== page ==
McLellan wont spend any extra time with Burns and Havlat, though. They are, after all, pros.

Thats their responsibility. They played a lot of games between the two of them, he said. Theyve been in the league for a lot of years. The last thing I have to do is fool with their heads before the game.

Changes on D: The Sharks look like they will dress the same six defensemen as they have the past two games, but there could be a tweak in the pairs. Dan Boyle and Douglas Murray remain together, but look for Burns to play with Colin White and Marc-Edouard Vlasic to skate with Justin Braun.

Theyre both real smart and able to read off of what Im doing, said Burns of Vlasic and Braun.

On the Minnesota side, the Wild have been able to successfully integrate some fresh faces on their blue line, as evidenced by their goals-against numbers. Marco Scandella, just 21, is third on the team in ice time (21:05) while fellow 21-year-old Jared Spurgeon is also getting valuable minutes. It has allowed the Wild to pick up some signature wins early, including two against Detroit and one against Vancouver during their winning streak.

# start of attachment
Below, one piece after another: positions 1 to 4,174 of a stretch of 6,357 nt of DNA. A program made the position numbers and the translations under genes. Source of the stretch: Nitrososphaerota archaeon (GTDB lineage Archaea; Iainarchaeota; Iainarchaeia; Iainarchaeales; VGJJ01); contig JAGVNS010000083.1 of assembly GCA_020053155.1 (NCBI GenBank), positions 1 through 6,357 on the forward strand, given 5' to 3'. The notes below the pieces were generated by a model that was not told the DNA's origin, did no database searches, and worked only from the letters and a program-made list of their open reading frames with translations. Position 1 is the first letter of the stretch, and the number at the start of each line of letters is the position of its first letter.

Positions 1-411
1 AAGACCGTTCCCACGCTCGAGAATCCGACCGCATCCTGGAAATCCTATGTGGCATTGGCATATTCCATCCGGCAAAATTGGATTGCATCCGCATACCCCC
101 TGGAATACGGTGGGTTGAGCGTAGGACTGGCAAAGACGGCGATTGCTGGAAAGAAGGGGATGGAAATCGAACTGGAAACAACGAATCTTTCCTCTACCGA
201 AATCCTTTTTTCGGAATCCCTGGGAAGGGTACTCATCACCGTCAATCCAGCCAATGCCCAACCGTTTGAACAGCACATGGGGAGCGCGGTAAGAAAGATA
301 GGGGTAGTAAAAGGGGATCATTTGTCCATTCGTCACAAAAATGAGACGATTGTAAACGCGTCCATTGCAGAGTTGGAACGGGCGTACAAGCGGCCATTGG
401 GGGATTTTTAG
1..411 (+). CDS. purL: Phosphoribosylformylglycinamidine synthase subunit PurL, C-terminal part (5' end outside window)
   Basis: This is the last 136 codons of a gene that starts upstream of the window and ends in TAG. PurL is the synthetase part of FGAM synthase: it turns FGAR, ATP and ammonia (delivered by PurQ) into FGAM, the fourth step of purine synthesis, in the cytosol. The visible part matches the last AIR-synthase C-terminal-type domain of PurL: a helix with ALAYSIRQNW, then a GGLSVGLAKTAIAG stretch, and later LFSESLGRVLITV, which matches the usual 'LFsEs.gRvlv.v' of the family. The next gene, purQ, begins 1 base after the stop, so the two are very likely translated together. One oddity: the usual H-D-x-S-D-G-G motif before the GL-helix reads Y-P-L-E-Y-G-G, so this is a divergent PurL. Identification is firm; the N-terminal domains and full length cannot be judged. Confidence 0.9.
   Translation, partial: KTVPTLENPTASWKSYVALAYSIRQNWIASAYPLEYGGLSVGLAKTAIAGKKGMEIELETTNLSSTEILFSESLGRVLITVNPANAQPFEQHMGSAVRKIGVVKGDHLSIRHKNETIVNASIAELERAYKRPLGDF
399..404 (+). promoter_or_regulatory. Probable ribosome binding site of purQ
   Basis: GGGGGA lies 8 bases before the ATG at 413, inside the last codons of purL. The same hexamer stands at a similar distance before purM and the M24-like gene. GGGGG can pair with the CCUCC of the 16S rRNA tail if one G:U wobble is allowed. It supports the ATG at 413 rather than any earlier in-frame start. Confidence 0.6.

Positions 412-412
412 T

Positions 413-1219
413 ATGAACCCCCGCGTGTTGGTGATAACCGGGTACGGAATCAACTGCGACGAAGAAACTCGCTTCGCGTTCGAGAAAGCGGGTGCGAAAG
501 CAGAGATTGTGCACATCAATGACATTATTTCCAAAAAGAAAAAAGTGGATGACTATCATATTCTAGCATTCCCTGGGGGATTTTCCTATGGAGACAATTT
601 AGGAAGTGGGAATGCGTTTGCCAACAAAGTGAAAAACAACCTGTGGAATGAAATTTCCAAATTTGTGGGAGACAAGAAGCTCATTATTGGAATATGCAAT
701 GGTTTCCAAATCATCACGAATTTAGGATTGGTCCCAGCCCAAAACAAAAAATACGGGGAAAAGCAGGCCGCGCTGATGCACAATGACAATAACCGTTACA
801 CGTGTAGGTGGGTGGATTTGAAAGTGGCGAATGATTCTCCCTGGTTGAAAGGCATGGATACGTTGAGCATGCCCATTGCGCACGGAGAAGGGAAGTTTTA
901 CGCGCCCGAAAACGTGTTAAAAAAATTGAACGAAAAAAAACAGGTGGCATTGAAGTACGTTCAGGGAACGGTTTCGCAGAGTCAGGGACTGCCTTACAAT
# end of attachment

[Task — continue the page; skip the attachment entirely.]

Against those teams, one thing I was really happy about is we just played our game, said first year Wild head coach Mike Yeo. Thats one thing weve been getting better at. Maybe its confidence, maybe were starting to get a little bit of a swagger that were going to need to have.

In our more recent games against some of the top teams I feel like weve gone out and initiated the play and took the game to them. I think that breeds confidence.